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Friday, May 29, 2015

Eduardo Rodriguez dazzles in first Red Sox start -- now Ben needs to give him another

For starters, Rodriquez lives up to the hype.

For most of two months, the Red Sox have sought the spark needed to get their season on track. Now that they may have found it, they would be smart to keep it around.

Last night, in his major league debut, Eduardo Rodriguez shut down one of MLB's hottest-hitting teams in a 5-1 win over the Texas Rangers.  Boston's much-hyped lefthander allowed just 3 hits and 0 runs in 7 2/3 innings, with 7 strikeouts and 2 walks, while performing with poise well beyond his 22 years. 

In fact, Rodriguez pitched with the type of confidence that another Red Sox lefty -- Jon Lester -- displayed so often during his long career in Boston. Beginning with a strikeout of .368 hitter Prince Fielder to end the first inning, Rodriguez was in control throughout the contest with excellent command of his 93-94 mph fastball, slider, and change-up. 
Eduardo has a grip on things.

He did a terrific job moving in and out off the plate, and in mid-game allowed just one walk in a 15-batter stretch that included three strikeouts in the fifth inning. His 106 pitches tied his career high as a professional.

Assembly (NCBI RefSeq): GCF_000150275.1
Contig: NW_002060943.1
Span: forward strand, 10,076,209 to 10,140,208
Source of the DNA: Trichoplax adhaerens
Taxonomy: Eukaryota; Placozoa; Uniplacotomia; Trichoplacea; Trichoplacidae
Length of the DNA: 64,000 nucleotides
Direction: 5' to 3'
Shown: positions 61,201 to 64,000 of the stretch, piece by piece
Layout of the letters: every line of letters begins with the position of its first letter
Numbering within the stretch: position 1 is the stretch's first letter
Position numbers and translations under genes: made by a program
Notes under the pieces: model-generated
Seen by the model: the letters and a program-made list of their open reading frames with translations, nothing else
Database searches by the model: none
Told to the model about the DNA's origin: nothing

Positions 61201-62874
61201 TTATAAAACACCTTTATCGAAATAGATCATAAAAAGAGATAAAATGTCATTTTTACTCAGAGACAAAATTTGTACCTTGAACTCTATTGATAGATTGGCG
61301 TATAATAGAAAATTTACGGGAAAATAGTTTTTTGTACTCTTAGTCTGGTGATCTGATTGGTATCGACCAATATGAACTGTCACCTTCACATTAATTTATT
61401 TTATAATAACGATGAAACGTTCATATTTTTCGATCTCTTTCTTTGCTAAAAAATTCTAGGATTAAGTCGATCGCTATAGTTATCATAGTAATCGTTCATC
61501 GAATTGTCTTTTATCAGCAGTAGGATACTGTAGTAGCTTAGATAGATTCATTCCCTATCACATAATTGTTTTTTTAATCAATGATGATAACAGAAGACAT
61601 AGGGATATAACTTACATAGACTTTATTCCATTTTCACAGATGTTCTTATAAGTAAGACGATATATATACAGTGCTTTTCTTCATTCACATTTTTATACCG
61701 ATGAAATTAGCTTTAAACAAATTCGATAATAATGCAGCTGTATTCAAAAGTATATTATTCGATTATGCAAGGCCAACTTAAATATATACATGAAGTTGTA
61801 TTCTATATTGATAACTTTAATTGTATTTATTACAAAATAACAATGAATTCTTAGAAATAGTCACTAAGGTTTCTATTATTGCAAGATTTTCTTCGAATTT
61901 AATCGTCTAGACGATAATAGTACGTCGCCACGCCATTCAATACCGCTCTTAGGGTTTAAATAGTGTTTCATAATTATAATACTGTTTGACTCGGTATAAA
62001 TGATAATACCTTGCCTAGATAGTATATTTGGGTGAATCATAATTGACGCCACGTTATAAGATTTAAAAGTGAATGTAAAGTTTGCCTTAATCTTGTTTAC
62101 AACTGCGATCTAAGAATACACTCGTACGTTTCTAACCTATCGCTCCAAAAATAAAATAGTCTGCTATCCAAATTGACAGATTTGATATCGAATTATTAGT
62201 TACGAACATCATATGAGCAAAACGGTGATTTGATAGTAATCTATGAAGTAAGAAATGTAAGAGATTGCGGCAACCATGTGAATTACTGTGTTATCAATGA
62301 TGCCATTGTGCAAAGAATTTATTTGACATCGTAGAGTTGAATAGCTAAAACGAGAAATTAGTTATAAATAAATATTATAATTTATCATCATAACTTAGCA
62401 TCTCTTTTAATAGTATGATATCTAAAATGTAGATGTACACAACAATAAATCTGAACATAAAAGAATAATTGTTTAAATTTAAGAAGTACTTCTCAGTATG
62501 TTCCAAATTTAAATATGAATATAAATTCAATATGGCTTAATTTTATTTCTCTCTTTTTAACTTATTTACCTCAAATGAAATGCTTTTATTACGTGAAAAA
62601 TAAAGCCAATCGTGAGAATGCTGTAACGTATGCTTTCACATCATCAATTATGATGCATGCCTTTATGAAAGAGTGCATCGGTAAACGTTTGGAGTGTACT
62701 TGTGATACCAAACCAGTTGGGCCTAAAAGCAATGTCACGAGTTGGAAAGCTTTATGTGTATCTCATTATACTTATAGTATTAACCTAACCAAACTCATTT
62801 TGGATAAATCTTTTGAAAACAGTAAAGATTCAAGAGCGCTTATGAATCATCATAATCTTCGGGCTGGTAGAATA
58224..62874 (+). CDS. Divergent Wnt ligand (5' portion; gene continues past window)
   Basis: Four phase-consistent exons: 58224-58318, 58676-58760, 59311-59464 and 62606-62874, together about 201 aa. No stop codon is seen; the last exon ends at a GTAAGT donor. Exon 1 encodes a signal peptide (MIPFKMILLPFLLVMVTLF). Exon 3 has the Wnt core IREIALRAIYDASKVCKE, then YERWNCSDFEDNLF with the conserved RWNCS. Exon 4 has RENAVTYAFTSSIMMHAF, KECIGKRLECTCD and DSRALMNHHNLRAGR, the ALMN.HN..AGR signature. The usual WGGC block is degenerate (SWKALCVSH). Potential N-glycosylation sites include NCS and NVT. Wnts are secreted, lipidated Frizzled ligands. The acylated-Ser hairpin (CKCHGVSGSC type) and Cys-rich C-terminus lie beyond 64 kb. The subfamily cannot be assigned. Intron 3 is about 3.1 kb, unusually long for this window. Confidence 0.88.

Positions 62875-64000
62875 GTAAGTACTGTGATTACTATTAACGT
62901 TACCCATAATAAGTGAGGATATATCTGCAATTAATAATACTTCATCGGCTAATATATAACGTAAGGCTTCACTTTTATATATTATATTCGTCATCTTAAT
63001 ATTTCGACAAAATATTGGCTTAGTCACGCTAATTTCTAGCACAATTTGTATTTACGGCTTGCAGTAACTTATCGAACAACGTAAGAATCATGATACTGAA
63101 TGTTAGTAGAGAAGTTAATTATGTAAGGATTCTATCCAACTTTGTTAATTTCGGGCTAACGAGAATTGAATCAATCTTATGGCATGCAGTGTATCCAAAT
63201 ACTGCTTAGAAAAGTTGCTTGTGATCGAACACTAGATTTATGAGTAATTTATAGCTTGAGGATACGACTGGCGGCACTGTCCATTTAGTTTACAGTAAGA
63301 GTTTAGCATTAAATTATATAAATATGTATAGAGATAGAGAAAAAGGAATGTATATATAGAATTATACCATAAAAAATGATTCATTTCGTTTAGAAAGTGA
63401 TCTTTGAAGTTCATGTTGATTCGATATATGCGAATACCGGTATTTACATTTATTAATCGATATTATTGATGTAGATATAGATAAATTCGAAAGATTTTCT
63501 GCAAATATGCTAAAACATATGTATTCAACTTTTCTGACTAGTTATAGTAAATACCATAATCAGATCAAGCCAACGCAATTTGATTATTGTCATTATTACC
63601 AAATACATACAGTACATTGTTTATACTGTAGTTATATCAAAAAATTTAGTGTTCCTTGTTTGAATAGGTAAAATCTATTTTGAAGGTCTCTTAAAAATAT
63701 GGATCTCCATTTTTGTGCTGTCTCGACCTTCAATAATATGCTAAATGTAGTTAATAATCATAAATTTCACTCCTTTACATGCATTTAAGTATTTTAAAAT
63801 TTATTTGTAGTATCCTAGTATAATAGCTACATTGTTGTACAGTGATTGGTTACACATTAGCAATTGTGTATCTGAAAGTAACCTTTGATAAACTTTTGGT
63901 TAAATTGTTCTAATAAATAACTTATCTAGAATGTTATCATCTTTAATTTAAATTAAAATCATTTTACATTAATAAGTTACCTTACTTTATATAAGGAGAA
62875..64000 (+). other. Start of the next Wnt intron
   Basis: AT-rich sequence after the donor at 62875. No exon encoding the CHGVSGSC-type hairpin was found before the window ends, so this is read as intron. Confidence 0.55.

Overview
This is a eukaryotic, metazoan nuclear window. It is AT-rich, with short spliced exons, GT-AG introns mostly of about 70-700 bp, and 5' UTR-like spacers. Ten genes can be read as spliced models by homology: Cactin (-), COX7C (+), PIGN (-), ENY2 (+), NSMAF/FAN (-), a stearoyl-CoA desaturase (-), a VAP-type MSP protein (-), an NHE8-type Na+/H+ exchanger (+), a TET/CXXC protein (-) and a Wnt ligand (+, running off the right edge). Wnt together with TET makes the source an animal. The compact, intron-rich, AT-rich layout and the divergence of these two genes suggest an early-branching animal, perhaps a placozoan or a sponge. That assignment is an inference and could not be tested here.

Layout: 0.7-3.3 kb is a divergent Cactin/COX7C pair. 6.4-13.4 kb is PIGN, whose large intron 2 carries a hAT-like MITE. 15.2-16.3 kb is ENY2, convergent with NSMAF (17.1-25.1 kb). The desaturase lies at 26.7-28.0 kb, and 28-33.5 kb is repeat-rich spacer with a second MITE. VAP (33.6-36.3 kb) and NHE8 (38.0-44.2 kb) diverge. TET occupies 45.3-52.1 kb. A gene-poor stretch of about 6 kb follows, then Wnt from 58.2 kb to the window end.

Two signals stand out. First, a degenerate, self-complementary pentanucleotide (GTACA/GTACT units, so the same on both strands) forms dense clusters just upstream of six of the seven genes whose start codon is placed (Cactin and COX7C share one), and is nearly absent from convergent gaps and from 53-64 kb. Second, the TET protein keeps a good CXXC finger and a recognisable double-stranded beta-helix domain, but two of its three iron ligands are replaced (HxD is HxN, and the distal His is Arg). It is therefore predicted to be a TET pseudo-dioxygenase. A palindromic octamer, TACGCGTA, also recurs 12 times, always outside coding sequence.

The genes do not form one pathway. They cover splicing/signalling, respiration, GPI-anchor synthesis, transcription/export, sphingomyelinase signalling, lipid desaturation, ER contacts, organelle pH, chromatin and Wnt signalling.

When Rodriguez got the call to report to Arlington from Triple A Pawtucket, he did so with the understanding that he would be returning to the minors after one spot start -- serving as a hole-plugger during a 20-day stretch in which the Red Sox have no days off. Now, however, GM Ben Cherington may want to reconsider that strategy.

If ever a guy deserved a chance to earn a spot in the rotation, it's Rodriguez.

Just how monumental was this performance? You have to go back to 1967 and the near no-hitter by "Impossible Dream" footnote Billy Rohr to find a younger Red Sox pitcher who went further in his MLB debut.
Billy Rohr went 8 2/3 no-hit innings in his debut.

Throw in Hanley Ramirez's first home run since April 29 and three-hit nights from leadoff man extraordinaire Dustin Pedroia and No. 2 man Mookie Betts, and you have one of the most satisfying wins of the year.

Whether it also turns out to be one of the most meaningful remains to be seen. 

Knuckleballer Steven Wright -- coming off an excellent start of his own last weekend -- will do his best to keep the mojo going Friday night.

When asked before Rodriguez's start whether an especially strong outing would force the club to keep him around, Boston manager John Farrell said "we'll really, really reconsider." After the game, Farrell said the rookie would definitely be making another start -- if it was up to Farrell.